Analysis: Plans to fight voter apathy may risk fraud

Picture: Contributed
Picture: Contributed
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LESS than 40 per cent of voters across Scotland bothered to take part in last year’s council elections – and this week a committee of MSPs recommended piloting on-line and phone voting in a bid to boost turn-out.

The apparent lack of interest in the local elections should not have come as a surprise. Up until last year, council elections were held on the same day as the Scottish Parliament elections and turn-out was consequently significantly higher – 53.8 per cent in 2007. But MSPs decided in their wisdom that the two sets of elections should be separated, partly in the hope that council contests would get more attention. The result, as predicted, is fewer people taking part.

Voting by phone, text and internet are not new ideas, but when they have been discussed before there has always been concern about how secure these innovative methods would be against fraud.

The Scottish Parliament’s remit at the moment only stretches to setting the rules for council elections, but one MSP argues it would be wrong to adopt phone or online voting for local elections alone for fear of devaluing them. It could send the message that Holyrood and Westminster polls require watertight, tamper-proof voting systems, but when it comes to choosing who runs the city council, a less secure, Big Brother-style vote is okay.

Postal voting has been open to serious fraud in the past and it is only now that a more stringent voter registration system is about to be introduced across the UK to try to stamp out abuse.

After the 2007 fiasco over electronic counting, when several counts were abandoned in the middle of the night because of problems with the technology, it is tempting to say Scotland needs to make sure it can handle traditional pencil and paper voting before trying out anything too 
complex.

And the campaign for today’s Liberton/Gilmerton council by-election highlighted another problem area in the electoral system.

The SNP was accused of adopting a “one-party state” attitude when it distributed a leaflet describing the contest as an “SNP by-election” and said electors were being asked to choose “a replacement SNP councillor”. Although the vacancy was caused by the death of the SNP’s Tom Buchanan, it was of course an open contest with eight candidates of different persuasions. Any suggestion voters had to choose an SNP councillor was plainly wrong – but no-one could do much about it.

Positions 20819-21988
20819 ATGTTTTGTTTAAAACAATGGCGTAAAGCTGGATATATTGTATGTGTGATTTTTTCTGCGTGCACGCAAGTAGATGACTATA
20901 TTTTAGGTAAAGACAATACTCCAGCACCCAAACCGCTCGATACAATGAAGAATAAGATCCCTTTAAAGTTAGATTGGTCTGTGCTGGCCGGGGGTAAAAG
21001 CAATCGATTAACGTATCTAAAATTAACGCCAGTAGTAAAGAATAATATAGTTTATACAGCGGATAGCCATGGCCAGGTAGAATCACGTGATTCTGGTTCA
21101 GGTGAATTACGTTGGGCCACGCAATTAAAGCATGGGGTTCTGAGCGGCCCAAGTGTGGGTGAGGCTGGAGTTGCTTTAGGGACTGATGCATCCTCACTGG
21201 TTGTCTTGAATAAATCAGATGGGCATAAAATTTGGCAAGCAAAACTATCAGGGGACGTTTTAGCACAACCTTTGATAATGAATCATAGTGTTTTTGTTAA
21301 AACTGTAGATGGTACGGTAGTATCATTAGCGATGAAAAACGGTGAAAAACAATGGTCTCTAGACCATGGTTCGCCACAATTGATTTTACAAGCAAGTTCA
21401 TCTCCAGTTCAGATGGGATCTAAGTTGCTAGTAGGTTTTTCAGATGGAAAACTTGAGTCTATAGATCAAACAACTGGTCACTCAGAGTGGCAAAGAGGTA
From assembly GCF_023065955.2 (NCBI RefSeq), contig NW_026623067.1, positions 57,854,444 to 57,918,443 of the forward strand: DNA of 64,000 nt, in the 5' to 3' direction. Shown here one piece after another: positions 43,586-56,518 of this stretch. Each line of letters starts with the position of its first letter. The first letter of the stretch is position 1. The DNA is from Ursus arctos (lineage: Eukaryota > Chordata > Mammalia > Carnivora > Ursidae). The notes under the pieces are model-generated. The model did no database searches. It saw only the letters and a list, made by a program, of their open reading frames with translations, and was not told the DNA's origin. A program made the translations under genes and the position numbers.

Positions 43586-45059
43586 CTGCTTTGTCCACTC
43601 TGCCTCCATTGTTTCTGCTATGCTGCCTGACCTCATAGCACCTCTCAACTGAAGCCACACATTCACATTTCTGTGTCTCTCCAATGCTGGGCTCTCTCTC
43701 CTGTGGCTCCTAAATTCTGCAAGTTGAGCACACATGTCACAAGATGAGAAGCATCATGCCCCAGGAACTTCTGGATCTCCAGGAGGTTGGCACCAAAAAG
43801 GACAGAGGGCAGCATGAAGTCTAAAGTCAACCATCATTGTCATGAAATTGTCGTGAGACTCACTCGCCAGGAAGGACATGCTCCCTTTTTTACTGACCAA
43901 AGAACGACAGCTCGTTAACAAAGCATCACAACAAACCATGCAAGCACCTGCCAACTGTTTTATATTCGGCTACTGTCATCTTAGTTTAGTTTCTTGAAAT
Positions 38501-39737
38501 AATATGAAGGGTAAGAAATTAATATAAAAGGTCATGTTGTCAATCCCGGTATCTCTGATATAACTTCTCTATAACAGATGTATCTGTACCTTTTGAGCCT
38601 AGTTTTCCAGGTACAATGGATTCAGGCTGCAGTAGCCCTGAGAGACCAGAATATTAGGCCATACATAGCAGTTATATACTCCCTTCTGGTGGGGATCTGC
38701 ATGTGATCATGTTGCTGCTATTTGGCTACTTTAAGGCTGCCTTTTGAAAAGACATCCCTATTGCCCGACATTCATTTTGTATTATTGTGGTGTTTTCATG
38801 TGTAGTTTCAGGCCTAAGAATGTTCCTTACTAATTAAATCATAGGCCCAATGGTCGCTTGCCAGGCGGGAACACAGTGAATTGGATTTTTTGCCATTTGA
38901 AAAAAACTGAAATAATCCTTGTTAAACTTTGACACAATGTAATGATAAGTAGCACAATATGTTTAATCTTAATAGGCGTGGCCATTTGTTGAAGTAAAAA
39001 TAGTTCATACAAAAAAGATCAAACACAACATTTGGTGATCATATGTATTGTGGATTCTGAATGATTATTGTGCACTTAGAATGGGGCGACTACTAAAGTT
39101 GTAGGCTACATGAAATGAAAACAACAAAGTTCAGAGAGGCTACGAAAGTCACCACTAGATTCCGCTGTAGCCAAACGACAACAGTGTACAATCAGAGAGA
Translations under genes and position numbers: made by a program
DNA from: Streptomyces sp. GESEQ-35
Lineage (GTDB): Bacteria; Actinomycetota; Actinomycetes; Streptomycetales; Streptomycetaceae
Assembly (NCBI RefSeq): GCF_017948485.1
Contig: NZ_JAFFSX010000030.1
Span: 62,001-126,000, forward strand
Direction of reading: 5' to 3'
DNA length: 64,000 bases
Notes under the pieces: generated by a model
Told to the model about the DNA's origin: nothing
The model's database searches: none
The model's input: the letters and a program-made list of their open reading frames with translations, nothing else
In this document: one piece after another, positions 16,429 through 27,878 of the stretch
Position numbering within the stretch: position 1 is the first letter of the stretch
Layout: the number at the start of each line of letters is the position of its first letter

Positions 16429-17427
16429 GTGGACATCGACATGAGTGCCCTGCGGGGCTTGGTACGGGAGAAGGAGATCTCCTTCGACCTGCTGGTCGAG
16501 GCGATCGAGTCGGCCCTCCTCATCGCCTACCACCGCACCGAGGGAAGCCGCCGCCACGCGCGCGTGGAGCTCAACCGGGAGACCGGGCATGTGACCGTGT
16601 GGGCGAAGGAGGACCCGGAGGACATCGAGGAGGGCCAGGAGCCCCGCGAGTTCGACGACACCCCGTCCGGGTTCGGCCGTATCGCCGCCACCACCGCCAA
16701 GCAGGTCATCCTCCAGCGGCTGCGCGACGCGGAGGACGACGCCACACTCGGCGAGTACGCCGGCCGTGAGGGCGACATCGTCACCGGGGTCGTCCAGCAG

The council said the Returning Officer, who is in charge of the election, had no remit to monitor campaign material and the Electoral Commission – despite producing hefty volumes assessing how well elections are run – said it only issued guidance warning against making false statements about rival candidates’ character or conduct.

The only option for anyone angered by the leaflet appeared to be reporting it to the police, who might reasonably feel their duties lay more in patrolling the streets and catching criminals than adjudicating on election literature.

Officials administering elections are right to ensure they remain totally impartial at all times, but that cannot mean ignoring blatant misleading of voters.

Whether it’s innovative voting methods or dodgy leaflets, there are important issues to be considered around our electoral system. And despite centuries of experience of democracy, it’s not clear they are being properly addressed.